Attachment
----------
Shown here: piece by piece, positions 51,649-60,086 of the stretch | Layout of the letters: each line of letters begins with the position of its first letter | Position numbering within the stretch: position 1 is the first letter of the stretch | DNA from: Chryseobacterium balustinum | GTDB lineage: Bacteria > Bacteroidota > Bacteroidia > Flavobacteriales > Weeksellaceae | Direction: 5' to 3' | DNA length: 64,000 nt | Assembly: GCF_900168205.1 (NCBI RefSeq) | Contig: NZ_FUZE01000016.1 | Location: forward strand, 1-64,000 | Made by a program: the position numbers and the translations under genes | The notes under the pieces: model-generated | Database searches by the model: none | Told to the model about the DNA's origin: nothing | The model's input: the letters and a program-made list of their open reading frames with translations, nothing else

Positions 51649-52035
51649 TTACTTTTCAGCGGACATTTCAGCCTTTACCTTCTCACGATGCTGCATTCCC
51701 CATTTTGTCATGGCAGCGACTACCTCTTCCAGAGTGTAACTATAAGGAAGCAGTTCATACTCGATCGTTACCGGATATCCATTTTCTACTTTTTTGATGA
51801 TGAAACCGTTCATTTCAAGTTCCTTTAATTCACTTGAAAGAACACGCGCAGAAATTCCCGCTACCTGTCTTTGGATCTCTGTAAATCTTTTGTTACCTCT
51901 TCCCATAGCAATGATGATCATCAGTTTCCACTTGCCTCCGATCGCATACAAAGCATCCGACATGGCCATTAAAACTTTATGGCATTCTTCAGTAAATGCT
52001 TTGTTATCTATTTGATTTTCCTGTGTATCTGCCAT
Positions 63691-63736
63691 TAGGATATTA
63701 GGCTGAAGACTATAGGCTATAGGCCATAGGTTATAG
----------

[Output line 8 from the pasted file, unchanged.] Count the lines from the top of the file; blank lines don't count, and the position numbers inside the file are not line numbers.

Positions 63691-63736